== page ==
Local Councils in the STP area then brought the Judicial Review, with Save Horton Hospital as an interested party.
Campaigners in Banbury put many hours, days, weeks and months into efforts to stop the unfair justifications for taking acute services away from a district general hospital that provides 170,000 – 250,000 people in its catchment with vital, acute services.
They have given as much of their expertise, knowledge and evidence as they could given the time (and other) restrictions imposed.
Independent Reconfiguration Panel to investigate the maternity unit’s permanent downgrade
Following the Judicial Review, the Secretary of State has referred the permanent downgrade of Banbury’s maternity unit to the Independent Reconfiguration Panel (IRP).
Ten years ago the IRP carried out a full investigation into proposals to take away consultant -led maternity services from Horton General and ordered that this should not go ahead.
Keep the Horton General Chairman, Keith Strangwood, said:
“We are delighted by the Secretary of State’s decision. George Parish and Tony Baldry fought such a hard battle 2006-8 to retain the full services of a District General hospital. We firmly believe the decision made by the Independent Reconfiguration Panel then will stand firm in 2018.”
Victoria Prentis MP stated,
“The IRP is the independent expert on NHS service change; it takes into account all available evidence in order to advise the Secretary of State on contested proposals. I have no doubt that they will look at this matter properly, and am hopeful that they will agree to undertake a full investigation.”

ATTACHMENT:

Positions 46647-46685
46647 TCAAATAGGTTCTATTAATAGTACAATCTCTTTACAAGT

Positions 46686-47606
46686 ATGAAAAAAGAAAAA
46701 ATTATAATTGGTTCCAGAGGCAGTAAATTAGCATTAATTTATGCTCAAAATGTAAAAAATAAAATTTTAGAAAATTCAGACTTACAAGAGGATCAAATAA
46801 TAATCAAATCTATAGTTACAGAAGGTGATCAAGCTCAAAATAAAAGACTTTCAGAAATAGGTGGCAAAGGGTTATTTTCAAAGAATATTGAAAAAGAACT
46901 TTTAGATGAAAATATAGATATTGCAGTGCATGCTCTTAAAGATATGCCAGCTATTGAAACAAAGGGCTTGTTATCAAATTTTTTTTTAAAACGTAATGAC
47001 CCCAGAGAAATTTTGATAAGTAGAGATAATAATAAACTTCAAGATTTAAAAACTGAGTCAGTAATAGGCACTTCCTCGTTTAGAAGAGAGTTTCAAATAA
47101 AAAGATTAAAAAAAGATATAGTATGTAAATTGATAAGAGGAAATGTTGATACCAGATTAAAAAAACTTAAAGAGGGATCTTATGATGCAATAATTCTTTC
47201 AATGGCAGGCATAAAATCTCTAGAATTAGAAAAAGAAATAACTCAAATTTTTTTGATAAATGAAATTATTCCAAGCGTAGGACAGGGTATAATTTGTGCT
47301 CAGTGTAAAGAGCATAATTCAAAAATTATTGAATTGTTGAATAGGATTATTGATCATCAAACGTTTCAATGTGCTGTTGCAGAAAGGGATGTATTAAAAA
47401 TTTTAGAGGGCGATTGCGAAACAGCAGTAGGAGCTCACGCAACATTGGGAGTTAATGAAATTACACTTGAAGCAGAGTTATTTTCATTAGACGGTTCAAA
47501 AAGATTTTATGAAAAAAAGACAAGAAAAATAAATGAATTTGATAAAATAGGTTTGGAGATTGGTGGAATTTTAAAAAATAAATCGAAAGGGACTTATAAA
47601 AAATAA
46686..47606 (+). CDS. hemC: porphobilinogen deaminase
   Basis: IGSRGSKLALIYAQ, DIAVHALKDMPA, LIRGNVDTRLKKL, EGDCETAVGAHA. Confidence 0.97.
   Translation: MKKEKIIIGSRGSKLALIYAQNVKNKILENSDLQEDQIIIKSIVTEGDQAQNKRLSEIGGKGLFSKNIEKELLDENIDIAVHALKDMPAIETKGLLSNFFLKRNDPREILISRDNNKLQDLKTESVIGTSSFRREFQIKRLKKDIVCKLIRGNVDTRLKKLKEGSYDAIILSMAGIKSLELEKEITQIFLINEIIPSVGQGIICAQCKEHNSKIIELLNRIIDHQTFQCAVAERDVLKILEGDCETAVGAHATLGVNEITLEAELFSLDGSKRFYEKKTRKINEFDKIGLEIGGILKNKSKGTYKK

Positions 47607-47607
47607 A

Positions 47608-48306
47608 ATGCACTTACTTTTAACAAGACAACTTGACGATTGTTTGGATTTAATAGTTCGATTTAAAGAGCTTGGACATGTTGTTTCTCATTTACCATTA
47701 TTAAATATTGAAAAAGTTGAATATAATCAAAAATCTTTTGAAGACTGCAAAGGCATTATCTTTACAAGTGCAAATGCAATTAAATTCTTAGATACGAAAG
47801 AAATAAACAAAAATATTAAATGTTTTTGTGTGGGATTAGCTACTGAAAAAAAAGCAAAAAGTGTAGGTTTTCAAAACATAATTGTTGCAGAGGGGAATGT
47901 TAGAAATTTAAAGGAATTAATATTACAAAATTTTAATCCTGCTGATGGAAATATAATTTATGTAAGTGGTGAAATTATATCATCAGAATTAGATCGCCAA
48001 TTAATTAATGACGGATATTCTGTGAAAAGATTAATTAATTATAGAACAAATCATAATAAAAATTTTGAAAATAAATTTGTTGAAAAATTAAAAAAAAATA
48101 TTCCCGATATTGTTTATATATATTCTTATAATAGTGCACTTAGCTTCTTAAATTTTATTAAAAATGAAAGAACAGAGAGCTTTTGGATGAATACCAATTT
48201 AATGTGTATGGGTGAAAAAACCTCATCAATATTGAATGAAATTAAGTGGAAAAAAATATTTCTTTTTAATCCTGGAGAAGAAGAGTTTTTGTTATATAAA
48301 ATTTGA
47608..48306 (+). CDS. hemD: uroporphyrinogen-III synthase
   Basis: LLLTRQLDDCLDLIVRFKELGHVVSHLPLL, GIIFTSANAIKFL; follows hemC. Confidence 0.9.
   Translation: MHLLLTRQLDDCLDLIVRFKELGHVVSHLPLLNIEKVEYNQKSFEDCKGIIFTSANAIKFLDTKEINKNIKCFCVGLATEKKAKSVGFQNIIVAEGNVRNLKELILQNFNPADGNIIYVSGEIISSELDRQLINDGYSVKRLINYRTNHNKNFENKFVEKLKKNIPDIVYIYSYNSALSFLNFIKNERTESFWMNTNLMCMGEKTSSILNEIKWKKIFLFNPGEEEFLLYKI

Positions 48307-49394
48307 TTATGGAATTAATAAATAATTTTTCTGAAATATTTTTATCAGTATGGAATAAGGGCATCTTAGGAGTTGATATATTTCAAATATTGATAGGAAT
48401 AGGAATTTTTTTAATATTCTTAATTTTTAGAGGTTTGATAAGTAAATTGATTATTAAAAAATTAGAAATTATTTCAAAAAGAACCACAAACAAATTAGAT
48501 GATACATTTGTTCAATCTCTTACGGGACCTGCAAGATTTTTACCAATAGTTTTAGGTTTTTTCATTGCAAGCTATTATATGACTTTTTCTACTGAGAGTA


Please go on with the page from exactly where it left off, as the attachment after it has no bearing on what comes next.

Cllr Kieron Mallon, a longstanding Banbury Councillor and campaigner for the Horton also commented:
“For those of us who were involved in 2008 we think it is right and proper for the Secretary of State to refer this on. We are all hopeful that the Independent Reconfiguration Panel will investigate this fully as they did the previous referral.”
The Oxfordshire STP is part of the wider Berkshire Oxfordshire and Buckinghamshire “footprint” STP
Buckinghamshire STP is on NHS England’s list to become one of the first eight NHS Accountable Care Systems. These are being set up across the country to go live in April 2018.
Accountable Care Systems are a midway step on the road to becoming Accountable Care Organisations, and these early ACSs are intended to pave the way for other STPs.
999 Call for the NHS is bringing a Judicial Review against NHS England’s draft Accountable Care Organisation contract, which they and lawyers Leigh Day believe is unlawful. The case will be heard in Leeds on April 24. The campaign group is currently appealing for funds through the CrowdJustice site to covert the costs of the Judicial Review.